This is a wonderful question because the issue of deception brings out some of the best successes and the greatest flaws in economic theory – particularly game theory, the area in which lying has been studied most.
The simplest and oldest notions of 'deception' go back to the very beginnings of modern game theory. John Nash's 1950 dissertation contains a simple poker game in which agents can bluff, opening with some probability even when they have bad cards. Of course, there is nothing intrinsic in choosing to open that says "I have good cards"; it is just an action in the game.
And, in equilibrium, your opponent knows exactly what the probability is that you have a good hand when you "claim to". The reason that he can't completely disregard the claim is that you sometimes behave aggressively when you DO have a good hand. In these simple, static (one period) models of lying, the credibility of the bluff is supported by the possibility that it is not a bluff.
The more modern literature has focused on dynamic (multi-period) models, in which one can tell more elaborate stories about "building and destroying credibility". One standard approach can be illustrated by a classic model introduced by Joel Sobel in the article 'A Theory of Credibility'. There are two agents: a king and a spy. The king is unsure about the motivations of the spy, who might want to help the king or might be a double agent whose motivations are exactly opposed to those of the king. Every month, a diplomatic issue comes up with its own level of importance. The spy observes what would be best for the king and advises an action (say, A or B). After the action, the king learns whether it was the right action to take.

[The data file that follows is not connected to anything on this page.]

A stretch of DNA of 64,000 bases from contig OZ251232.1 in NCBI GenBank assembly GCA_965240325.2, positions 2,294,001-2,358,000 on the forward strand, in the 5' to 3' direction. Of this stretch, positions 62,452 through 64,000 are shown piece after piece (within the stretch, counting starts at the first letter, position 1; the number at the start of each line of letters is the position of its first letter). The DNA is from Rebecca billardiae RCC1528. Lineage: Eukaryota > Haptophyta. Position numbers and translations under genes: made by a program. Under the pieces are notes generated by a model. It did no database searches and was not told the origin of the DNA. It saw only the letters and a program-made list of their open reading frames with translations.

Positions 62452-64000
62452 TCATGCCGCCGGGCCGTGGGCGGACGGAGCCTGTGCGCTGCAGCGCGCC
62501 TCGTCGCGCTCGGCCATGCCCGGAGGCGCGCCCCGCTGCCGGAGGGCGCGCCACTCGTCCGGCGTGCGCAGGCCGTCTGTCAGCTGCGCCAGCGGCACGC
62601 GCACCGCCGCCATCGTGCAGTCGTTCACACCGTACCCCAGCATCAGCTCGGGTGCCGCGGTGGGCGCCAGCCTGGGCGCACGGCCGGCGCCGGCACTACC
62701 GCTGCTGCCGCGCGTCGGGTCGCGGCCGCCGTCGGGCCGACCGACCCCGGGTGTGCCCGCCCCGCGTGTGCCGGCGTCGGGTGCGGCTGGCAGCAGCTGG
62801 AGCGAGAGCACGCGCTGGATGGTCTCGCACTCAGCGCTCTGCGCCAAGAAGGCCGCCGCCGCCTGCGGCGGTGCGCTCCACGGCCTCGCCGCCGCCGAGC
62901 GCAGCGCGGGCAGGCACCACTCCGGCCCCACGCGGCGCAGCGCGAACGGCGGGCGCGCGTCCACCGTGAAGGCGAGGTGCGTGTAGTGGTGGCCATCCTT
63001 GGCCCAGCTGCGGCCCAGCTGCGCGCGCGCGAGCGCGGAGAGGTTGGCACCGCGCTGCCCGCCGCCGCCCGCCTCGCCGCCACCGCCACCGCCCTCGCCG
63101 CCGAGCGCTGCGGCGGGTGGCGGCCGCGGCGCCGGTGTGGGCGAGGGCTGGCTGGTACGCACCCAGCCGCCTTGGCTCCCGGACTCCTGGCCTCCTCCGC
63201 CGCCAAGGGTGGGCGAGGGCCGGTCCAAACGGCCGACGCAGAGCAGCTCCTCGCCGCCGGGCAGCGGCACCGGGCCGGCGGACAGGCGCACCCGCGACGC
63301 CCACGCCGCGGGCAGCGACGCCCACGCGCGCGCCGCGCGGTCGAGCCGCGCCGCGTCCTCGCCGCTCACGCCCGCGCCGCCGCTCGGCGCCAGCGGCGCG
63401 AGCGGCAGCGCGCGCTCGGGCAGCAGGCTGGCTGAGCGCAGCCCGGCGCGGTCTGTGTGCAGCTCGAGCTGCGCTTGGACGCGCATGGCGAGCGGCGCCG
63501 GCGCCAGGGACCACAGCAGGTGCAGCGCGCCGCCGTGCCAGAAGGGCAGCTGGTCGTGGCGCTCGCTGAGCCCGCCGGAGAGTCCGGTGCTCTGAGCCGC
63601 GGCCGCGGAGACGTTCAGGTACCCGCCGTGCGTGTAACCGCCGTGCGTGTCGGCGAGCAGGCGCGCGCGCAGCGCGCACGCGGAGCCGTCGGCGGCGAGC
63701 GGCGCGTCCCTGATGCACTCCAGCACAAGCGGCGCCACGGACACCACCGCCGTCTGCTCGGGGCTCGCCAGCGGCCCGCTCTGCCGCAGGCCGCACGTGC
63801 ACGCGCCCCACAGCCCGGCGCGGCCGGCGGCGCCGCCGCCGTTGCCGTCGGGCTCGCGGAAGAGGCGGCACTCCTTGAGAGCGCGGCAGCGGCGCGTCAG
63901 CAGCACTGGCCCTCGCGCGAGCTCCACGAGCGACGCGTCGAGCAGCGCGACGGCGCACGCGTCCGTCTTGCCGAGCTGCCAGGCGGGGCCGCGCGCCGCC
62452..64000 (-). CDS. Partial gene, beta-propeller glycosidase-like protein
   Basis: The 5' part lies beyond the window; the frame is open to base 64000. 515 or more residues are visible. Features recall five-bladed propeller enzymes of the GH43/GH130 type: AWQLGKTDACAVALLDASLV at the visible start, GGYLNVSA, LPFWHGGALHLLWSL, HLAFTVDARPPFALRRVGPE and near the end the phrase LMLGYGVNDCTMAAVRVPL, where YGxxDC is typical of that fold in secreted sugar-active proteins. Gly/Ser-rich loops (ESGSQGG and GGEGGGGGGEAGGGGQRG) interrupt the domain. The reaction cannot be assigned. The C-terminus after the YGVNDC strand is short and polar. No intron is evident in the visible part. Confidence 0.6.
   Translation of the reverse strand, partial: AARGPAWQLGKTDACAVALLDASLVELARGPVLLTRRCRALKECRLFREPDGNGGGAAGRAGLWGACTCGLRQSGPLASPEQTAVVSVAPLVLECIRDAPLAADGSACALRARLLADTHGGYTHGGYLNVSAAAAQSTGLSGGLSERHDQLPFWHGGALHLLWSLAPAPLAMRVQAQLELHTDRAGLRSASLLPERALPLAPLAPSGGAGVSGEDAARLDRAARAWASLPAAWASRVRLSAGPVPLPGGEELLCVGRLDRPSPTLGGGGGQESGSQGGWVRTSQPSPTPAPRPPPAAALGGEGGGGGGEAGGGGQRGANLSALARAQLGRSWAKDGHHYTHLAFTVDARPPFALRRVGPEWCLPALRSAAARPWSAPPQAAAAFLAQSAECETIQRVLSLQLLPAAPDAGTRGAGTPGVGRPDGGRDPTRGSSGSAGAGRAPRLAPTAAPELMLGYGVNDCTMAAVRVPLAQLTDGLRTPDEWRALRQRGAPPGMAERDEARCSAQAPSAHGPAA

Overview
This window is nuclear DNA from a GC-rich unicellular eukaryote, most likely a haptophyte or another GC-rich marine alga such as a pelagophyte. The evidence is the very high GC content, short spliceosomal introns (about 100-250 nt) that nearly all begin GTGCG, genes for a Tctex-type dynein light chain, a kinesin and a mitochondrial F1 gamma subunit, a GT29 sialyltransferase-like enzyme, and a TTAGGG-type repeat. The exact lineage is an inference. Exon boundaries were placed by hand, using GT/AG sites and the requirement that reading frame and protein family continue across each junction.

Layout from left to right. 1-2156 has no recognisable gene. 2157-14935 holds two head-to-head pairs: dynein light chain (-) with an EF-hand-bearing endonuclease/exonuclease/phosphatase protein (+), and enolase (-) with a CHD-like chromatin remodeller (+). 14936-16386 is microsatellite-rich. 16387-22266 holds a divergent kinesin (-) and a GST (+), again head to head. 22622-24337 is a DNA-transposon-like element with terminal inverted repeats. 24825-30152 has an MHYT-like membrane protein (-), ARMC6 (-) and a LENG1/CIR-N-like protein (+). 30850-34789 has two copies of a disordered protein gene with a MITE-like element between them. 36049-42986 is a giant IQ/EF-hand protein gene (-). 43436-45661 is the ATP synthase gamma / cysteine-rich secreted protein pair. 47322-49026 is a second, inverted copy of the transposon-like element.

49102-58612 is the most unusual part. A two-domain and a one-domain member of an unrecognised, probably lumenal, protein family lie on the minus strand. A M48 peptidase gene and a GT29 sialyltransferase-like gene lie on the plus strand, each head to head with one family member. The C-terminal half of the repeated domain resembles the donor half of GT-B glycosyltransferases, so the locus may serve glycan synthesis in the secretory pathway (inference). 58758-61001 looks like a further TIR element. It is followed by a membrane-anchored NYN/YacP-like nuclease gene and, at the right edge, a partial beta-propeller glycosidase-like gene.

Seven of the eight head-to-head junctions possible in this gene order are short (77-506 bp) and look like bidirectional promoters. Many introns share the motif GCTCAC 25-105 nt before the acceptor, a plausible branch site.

In equilibrium, a double agent builds credibility by giving the king good advice for a while. Then he advises the king to do the wrong thing for the king when a sufficiently important issue comes up. After that, the double agent has been outed, but has benefited in one high-stakes issue.The study of such models has become a very active area in game theory.
A final big-picture remark: in these game-theoretic models, nobody is actually being tricked. Agents have accurate beliefs about what the other side is doing (that's the definition of a Nash equilibrium) and are doing the best they can. Several innovative economic theorists at Stanford (Yossi Feinberg, Matt Jackson) have remarked that, for this reason, there isn't really a good model of lying in economics.
Ben Golub, Harvard Department of Economics; PhD in economics, Stanford
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